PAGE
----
White Privilege derives from self-segregation

Edwin J. Viera, Columnist

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In the year 1945, veteran actress Joan Crawford and newcomer Ann Blyth starred in the film “Mildred Pierce”, which is based on a novel of the same name.

In this film noir, Crawford played the eponymous Mildred Pierce, and Blyth played her daughter Veda. The entire film is a murder interrogation from Mildred on the murder of her second husband, Monte Beragon, and her tumultuous relationship with her daughter, Veda.

The film is great and shows the actor’s true talents, but that’s not why I mention it.

The character Mildred spoils Veda, and she tries on multiple times to have a relationship with her daughter. All of Mildred’s attempts are failures, and the constant demands of the ever-greedy – even monstrous – Veda all result in Mildred’s unhappiness.

Some people nowadays seem to have what I call a “Veda Complex.”

All throughout time, people have portrayed this “Veda Complex,” but now, the real word for it has come out… privilege… white privilege.

Some children know the life of having things handed to them and having someone else clean up their mess. Who is the one that answers for whatever trouble they get into, their parents, i.e. Mildred and Bert Pierce.

What is the compulsion to fund the bad habits of a person, let alone try to stand by some of them? I know an acquaintance of mine whose mother funds his college tuition, and his underage drinking as well! How can she go through with it?

With the way things are in America and how people take over neighborhoods in New York City, is there something more to gentrification? Does the idea of white privilege come down to the idea of having a “Veda Complex?”

Racism is one thing, is the idea of white privilege something different? Can we be using the idea of white privilege as something bigger? I couldn’t help but wonder.

How dangerous can white privilege be?

In this game of life, when the system first turns on, we come with a standard set of rules, instructions, and a freedom to be who we are. But then, the rules change to allow advantage to someone different. Then, people that look the same start getting the same advantages, while others are left to struggle a little bit more… that is the idea of white privilege.

White privilege definitely came into play in George Zimmerman’s trial, in the court case involving Trayvon Martin. If you look at the jury of the trial, it was mostly white women, and one woman of color. We all know the verdict from the Zimmerman case… not guilty.

But don’t let that alarm anyone. Not guilty isn’t the same thing as being declared innocent. Not guilty just means that the person wasn’t declared guilty, but is not entirely innocent.

The world is fickle because of who society validates and why society validates them. Sure, we may not praise people for what they look like, but can’t we praise them for who they are? Look at Anna Wintour, for example.

Wintour is one of the greatest and most powerful women in the world. As the editor-in-chief of Vogue magazine, she informs the public about what they should wear rather than what they will wear. Her power is benevolent, and unending, yet she suffers everyday under the labels of slave driver, mean, cruel, and evil.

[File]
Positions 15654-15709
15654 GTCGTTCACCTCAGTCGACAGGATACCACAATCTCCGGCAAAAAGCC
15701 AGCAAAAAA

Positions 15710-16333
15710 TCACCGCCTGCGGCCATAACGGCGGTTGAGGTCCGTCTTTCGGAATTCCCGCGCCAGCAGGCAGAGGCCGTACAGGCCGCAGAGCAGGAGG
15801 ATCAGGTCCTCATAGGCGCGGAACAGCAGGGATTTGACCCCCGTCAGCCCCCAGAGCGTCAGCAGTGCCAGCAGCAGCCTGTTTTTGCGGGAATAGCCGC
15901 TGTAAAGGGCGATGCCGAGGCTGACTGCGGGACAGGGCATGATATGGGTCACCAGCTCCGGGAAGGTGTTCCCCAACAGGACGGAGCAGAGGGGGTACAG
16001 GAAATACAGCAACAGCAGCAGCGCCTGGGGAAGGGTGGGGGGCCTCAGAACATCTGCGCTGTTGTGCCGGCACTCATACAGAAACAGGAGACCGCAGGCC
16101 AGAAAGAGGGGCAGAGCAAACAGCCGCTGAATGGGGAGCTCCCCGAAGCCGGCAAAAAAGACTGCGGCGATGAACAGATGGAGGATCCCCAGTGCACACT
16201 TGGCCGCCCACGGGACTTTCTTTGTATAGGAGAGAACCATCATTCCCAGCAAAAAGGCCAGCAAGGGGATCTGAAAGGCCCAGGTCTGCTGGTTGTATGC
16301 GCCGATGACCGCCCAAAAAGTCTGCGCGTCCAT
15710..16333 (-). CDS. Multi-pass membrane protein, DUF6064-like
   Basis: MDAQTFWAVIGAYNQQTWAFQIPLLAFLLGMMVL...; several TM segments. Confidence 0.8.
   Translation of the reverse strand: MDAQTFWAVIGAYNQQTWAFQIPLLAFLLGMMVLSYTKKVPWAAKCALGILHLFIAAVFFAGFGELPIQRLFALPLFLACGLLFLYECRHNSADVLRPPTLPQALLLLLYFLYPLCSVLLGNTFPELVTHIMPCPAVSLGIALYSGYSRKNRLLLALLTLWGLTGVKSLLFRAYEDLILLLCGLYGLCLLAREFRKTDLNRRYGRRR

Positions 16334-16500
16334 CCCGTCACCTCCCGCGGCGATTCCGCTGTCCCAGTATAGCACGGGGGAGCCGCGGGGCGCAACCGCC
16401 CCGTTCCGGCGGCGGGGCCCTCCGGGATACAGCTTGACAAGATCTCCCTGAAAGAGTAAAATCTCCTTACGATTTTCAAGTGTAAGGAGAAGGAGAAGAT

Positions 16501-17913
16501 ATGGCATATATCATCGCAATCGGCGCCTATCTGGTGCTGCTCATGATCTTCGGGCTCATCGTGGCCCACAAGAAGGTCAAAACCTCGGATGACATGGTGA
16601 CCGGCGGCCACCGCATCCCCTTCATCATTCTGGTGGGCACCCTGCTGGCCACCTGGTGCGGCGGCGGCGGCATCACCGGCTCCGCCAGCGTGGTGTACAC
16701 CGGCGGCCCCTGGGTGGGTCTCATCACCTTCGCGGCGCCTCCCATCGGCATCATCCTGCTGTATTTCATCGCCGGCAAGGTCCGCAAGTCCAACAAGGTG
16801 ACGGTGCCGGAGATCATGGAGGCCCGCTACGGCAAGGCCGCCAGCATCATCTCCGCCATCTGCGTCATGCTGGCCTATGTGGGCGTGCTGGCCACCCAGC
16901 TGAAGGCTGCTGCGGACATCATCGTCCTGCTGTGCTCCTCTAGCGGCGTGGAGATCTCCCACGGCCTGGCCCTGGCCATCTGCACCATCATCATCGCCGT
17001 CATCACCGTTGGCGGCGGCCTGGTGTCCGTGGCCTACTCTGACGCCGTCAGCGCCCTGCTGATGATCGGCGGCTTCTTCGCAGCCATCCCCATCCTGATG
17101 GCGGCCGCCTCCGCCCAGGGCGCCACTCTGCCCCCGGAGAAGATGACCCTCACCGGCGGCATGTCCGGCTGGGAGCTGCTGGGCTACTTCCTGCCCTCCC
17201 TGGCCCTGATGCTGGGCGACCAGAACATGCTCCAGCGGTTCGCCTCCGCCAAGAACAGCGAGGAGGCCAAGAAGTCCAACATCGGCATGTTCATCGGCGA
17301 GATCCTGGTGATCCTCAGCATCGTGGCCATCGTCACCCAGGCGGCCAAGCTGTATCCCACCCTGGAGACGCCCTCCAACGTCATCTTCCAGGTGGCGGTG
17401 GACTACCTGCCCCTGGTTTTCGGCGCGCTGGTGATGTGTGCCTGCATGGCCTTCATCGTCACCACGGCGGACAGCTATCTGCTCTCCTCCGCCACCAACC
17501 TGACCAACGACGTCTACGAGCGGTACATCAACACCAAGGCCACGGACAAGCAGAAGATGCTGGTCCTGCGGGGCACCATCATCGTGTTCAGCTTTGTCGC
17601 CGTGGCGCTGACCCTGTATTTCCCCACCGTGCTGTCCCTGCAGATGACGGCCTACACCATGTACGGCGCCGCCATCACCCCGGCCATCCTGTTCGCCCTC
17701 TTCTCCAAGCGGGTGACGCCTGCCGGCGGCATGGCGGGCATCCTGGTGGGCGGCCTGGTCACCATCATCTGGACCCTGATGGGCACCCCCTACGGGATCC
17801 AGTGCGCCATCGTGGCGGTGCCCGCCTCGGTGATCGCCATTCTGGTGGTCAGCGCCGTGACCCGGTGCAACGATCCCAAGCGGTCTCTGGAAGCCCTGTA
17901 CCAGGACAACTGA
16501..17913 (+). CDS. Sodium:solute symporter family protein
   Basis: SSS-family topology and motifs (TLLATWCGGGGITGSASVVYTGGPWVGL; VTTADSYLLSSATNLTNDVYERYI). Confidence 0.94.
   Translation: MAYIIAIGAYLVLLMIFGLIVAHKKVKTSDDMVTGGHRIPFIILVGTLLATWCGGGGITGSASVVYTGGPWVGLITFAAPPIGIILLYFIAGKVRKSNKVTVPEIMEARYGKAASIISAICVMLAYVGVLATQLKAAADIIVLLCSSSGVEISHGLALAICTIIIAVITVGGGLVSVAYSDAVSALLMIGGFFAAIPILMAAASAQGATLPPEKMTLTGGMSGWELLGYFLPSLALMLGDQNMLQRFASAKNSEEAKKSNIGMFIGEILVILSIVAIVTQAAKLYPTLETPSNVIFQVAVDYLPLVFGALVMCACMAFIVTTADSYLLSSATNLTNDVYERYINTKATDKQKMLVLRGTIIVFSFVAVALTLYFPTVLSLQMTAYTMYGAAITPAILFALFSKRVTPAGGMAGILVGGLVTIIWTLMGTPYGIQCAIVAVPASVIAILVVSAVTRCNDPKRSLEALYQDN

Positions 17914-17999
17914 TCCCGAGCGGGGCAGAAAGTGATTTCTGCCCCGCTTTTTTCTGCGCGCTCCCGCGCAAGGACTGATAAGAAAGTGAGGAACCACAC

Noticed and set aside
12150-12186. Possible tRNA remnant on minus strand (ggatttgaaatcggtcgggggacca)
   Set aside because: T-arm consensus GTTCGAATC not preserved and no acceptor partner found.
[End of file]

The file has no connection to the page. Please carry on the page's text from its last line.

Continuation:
This isn’t her at all – and while I’ve never met her – she is something different.

She is just a perfectionist, and wants her magazine to be great so it doesn’t blend into the newsstand with all of the others. Maybe that’s it; perhaps we suffer from being labeled.

Society is always trying to figure people out, and maybe white privilege takes that too far. Perhaps we don’t try to figure others out, but people are willing to take time out to validate someone that looks like them.

Perhaps the whole idea of white privilege goes back to self-segregation and that white people stick together more so than others. It’s so dumb because in the end we are a nationality. Sure, we come from different races and believe in different religions, but why does the color of a person’s skin matter so much?

Maybe it’s the expectation of what the stereotypes of people dictate of them. It’s 2016 and we are no further in the fight against racism and segregation. Living as the stereotype has brought people down and maybe the expectations of people have gone down to.

In life we all expect something, though. Some of us expect everything to be given to us; the world is a yo-yo and those people believe they have it on a string. While for others they expect very little, and can settle on anything, but that’s not good… is it? Finally, there are those who expect the unexpected.

They know that this world may not value them as much, but who cares? If you have the confidence to be who you are in the fiercest way possible, then why should something so basic, elementary, and simple as white privilege stop you? When the path you’re on is blocked, always make a new path for yourself, and always be willing to do whatever it takes to be you.

And in the end, isn’t that the best privilege of all?

email: viera.record@outlook.com

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